(vertical); it is not able to deal with the spatiotemporal succession
of a cause already decided (and announced) before it is
implemented and its effect manifested.
> > > You said yourself:
> > >
> > > > Levels are imposed upon objects; they reside in the constructing
> > > > mind.
> > >
> > > So how can you also claim that events on one level influence those
> > > on another, when the former *is* the latter? Unless, of course,
> > > this is diagonal causation, i.e. ordinary horizontal causation but
> > > with cause and effect viewed at different levels, as in the case
> > > of the PET scans.
> > >
> > Because the decision to do X can be made before X is done and
> > the corresponding PET-scan noted cerebral changes are measured for
> > correlation with the subjective task, as I noted in the above
> > example.
> But that's perfectly explained by diagonal causation! You continue to
> dismiss what you haven't bothered to glance at!
Not when you deny intentional causation between verbally
announced mental decisions as to future allocation of attention and
the scientifically registered spatiotemporally subsequent pattern
changes in neuronal activation configurations which access the
specific areas involved in those particular tasks upon which
attention is intentionally focused.
> > What can be distinguished in theory is not always separable in
> > practice.
> Which is precisely why I say that, in practice, it's fine to consider
> neural activity to be caused by a decision. I said exactly that in
> the message you quote and -- theoretically -- are replying to here --
> while in practice it seems you didn't bother to read great chunks of
> it. But theory requires that we be much more analytic, and in
> particular, that we don't slip insensibly from one type of
> explanation, one conceptual framework, to another.
Causation passes between 'levels' much easier than explanation,
as it is simply a physical fact of interrelation between existent
entities, not a verbal representation, or linguistic 'aboutness', which
can be confused by multiple referential frames.
> > > Of course it can be "useful" to consider the relationship between
> > > what a person is thinking about and activity in specific neural
> > > areas as causation (though that leaves open the question as to the
> > > direction of the causation -- which I'd suggest is most directly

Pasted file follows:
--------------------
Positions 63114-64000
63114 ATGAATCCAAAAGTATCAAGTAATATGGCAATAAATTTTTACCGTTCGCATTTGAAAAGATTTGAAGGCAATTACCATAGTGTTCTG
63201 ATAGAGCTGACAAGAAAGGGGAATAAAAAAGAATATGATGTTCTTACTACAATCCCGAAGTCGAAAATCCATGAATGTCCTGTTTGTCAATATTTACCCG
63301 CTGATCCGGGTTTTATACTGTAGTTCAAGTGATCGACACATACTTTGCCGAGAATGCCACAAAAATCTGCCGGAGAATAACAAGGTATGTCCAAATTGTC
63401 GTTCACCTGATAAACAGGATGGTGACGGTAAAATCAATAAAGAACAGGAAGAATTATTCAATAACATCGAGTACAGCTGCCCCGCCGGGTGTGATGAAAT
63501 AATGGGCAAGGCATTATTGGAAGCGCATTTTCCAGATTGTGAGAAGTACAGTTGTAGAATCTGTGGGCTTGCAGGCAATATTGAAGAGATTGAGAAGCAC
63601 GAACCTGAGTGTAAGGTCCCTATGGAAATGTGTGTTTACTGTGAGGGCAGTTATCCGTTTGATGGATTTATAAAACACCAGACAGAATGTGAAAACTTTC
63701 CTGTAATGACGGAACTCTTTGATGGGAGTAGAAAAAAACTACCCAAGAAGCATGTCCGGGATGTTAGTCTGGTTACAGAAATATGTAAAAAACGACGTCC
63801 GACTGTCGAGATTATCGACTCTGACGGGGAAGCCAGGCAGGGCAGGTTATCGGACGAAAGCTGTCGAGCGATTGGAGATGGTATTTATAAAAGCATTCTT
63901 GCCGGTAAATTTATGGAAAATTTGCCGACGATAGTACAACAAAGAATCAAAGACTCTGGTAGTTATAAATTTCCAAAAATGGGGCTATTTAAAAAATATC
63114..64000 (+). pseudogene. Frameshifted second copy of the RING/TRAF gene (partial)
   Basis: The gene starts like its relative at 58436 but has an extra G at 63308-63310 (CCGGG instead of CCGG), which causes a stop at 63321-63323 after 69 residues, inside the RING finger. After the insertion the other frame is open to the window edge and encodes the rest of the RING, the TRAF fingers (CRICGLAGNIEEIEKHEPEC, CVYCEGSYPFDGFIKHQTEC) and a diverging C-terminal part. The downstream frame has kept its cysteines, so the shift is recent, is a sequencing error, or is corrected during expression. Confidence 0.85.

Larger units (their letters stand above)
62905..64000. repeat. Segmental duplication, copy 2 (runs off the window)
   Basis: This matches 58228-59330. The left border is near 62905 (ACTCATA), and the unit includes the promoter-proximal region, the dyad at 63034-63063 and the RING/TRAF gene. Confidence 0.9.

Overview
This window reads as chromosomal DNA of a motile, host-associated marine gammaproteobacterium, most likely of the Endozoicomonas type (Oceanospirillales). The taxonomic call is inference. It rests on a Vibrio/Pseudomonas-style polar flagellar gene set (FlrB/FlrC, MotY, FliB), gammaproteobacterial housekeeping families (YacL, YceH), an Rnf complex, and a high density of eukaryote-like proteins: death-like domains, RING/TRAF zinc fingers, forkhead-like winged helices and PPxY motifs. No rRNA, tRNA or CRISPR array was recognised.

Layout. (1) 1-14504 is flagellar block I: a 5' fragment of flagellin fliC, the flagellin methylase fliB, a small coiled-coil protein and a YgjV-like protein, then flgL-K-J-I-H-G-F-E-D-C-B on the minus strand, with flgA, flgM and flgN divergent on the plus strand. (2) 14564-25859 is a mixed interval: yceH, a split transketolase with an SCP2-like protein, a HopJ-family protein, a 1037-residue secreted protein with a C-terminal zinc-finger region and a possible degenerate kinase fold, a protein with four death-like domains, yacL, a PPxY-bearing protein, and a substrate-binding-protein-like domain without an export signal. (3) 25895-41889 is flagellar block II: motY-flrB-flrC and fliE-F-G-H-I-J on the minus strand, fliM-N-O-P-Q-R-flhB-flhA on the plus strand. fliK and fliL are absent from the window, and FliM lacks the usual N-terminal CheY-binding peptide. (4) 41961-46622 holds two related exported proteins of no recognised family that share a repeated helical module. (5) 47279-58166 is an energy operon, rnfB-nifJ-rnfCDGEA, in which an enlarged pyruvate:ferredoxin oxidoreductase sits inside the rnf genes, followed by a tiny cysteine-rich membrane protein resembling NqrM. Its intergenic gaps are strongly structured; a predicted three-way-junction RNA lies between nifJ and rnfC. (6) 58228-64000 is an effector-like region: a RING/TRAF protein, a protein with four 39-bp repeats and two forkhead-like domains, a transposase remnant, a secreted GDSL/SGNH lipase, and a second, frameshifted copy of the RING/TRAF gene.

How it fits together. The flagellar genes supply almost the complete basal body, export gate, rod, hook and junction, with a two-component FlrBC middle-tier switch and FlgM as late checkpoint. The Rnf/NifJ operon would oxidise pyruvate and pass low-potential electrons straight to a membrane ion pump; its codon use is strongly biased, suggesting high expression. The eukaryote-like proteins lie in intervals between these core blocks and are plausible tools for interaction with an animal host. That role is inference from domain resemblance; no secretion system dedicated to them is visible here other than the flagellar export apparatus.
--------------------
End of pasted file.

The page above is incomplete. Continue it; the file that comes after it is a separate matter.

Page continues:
> > > addressed by temporal considerations, cause preceding effect).
> > >
> > This allows for both top-down and bottom-up, and I concur with it.
> Then it's a pity that both top-down and bottom-up are inexplicable,
> while diagonal causation, which fully accounts for all cases where
> cause and effect are on different levels, is itself quite easily
Diagonal causation is a mutant hybrid which is of necessity LESS
clear than either of its primogenitors.
> > > It is equally
> > > useful to take it that my decision to start typing results in
> > > activity in the relevant motor neurons. But *if* we want to
> > > further analyse what happens in such cases (and you may not), we
> > > have to distinguish between causation and conceptual framework
> > > translation. Do you disagree with that?
> > >
> > I do not think that lower-level schemas possess explanatory
> > capacities for higher-level phenomena, when they are sufficiently
> > separated by degrees of complexity and recursion.
> This again!! Not only do I agree with that, it's the foundation of my
> case -- that is precisely why top-down and bottom-up causation don't
> work -- but what I asked was whether you agree that "we have to
> distinguish between causation and conceptual framework translation".
> Why don't you answer that?
No, that is what makes using the laws and concepts of one level to
attempt to explain one far more complex is a fool's errand;
explanation and causation are two different things - please try to
keep them separated. Causation, both top-down and bottom-up, is
much more easy to attribute than explanations are to proffer, if
those explanations attempt to explain complex emergent
phenomena by recourse to a language that belongs to a simpler
referential frame in which such phenomena do not manifest. That
particular language simply will not possess the vocabulary terms
for the task, or even be conceptually framed to be able to develop
> > You are
> > welcome to try to understand the forest by deconstructing a cell in
> > a leaf if that's what you wanna do, but I doubt if you'll find out
> > much about its ecosystem that way.
> Can you quote one sentence of mine that would lead any reasonable
> person to think I have such a reductionist agenda?
physics, > > chemistry and biology deal with successively higher
> levels (actually, > > sets of levels) of explanation. If biological
> phenomena are analysed > > in sufficient detail -- which is not
> desirable because it means > > losing sight of the bigger picture -
> the explanatory framework of > > chemistry becomes more useful.
And does this reductionistic agenda work with atoms and thoughts?
> Robin Faichney
> Inside Information causes Enlightenment ;-)